Home BlackBerry Developers Can Now Write NFC Apps with New SDK

BlackBerry Developers Can Now Write NFC Apps with New SDK

RIM has released its BlackBerry Java SDK v7.0 into beta, which allows mobile developers to build applications for the new version of the BlackBerry operating system, BlackBerry 7 OS. Among other things, the SDK offers app developers device integration capabilities for access to the phone’s features, including the magnetometer (compass), location data, maps and more.

It also adds support for NFC (near field communications), the short range wireless technology that enables the forthcoming digital wallets and mobile payments systems, in addition to serving as a barcode scanning replacement technology. The first NFC-enabled BlackBerry phones, the BlackBerry Bold 9900 and 9930, are due out later this summer.

What’s New in BlackBerry 7 OS for Developers

According to the SDK’s download page, the following new features and APIs will be available in this beta version:

  • Rich graphics: BlackBerry 7 OS supports accelerated graphics and the Open GL ES 2.0 standard. With the Open GL ES 2.0 Graphics APIs, you can incorporate compelling graphics and create a better mobile gaming experience for your users.
  • Rich Multimedia:
    • Native Window API: display Open GL graphics, UI and information (stats, subtitles, etc.) over native screens such as the camera viewfinder, video, browser and pictures to provide an experience that combines the real and virtual worlds
    • HD video recording: users can record stunning videos with a default setting of HD (720p), then share them via MMS with the MMS Mode (176×144)
    • Audio Buffering API: allow your app to set the buffer size (in milliseconds) before playback starts
    • Audio Bitrate: change and retrieve the audio bitrate during video recording and specify the audio bitrate for AMR codec for video recording
    • OpenVG APIenhancements: support common OpenVG operations and simplify porting 2D canvas style code to OpenVG
    • UDP Multicast API: receive multicast packets and send UDP packets to multiple destinations with a single multicast group ID
  • Device Integration:
    • Magnetometer (Compass) API: detect magnetic fields in your app to determine the smartphone’s direction and orientation relative to the real world
    • Send Menu API: provide a “Send…” menu and allow users to share your app content with contacts the same way that core BlackBerry smartphone apps do
    • Geofencing APIs: specify geospatial boundaries and provide notifications when a user crosses the boundary
    • Maps APIs: add complex geospatial shapes such as polygons, images and markers to a MapField and create items that inform the MapField when their state has changed
    • Travel Time API enhancement: allow users to find out the departure time needed to arrive at a location at a specific time based on current traffic conditions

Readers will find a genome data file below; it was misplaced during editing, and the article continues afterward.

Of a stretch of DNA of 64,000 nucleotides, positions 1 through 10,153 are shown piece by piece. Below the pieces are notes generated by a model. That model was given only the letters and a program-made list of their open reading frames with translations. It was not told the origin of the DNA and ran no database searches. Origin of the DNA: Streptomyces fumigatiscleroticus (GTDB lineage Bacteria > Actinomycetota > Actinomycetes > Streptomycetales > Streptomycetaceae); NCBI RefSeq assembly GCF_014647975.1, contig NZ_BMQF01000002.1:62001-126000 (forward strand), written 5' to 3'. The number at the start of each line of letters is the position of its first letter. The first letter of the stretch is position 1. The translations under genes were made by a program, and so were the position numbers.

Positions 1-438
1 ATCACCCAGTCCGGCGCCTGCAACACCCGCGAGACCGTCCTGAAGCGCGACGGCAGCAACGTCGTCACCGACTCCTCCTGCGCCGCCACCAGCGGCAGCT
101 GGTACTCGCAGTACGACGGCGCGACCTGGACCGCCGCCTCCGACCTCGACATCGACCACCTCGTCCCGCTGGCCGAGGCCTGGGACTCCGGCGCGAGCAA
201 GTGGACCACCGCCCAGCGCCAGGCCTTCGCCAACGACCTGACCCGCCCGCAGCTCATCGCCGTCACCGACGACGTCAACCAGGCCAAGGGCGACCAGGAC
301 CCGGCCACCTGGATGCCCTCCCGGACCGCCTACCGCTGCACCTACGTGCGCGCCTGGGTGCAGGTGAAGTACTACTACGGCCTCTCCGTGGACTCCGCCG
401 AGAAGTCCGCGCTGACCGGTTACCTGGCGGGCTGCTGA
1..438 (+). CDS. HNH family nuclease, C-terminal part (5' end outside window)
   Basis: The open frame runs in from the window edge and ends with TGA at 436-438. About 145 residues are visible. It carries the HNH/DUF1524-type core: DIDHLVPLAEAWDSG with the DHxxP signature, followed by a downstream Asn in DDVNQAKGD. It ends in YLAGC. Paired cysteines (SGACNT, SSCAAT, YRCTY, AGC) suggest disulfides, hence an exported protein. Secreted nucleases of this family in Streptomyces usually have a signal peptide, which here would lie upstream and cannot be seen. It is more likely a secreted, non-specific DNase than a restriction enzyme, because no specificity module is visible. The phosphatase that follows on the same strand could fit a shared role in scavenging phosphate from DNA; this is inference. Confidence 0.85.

• Unified Search enhancement: dynamically add or remove indexed keywords for an indexed object and use a single interface to provide “searchable data” to the Unified Search Service
  • Near Field Communication: Leverage the NFC capabilities of the BlackBerry smartphone to read and write NFC tags. With the API functionality available, you can access a secure element (JSR 177) for mobile commerce and loyalty apps, and include tag/Card emulation, and tag reading and writing in your app. Your app can also include support for NFC IT Policies.
  • Enterprise support: BlackBerry® Balance™ technology enables BlackBerry smartphones to be used for business and personal purposes without compromise. When connected to an organization’s BlackBerry® Enterprise Server or BlackBerry® Enterprise Server Express1, specific IT policies along with features built into the device software2 help keep personal information separate and business information highly secure, allowing users to enjoy the fullest BlackBerry experience on a single device.

3rd-Party NFC Apps Now Possible

    Of particular interest is the added support for read/write NFC in this new SDK. At this year’s BlackBerry World, RIM demoed this technology by having its new BlackBerry 9900/9930 phones scan an NFC-enabled tag, which would then launch a URL. But when we asked to talk to someone at RIM more openly about the company’s vision for NFC and how the technology would play a role in the way we communicate going forward, BlackBerry PR turned us down flat. RIM simply wasn’t ready to discuss such a thing.

    This either means that RIM doesn’t have a vision (unlikely) for NFC, or it’s in active talks with potential partners to offer its own version of a mobile payments service, and other NFC-enabled offerings. For what it’s worth, one company representative told us that RIM was talking to “banks and credit card companies,” but wouldn’t name which ones.

    In any event, at least mobile app developers can begin to take advantage of this new feature now, by building and testing NFC-enabled applications that will run on RIM’s upcoming smartphones.

    Additional sources: NFCWorld, Devblog.BlackBerry.com

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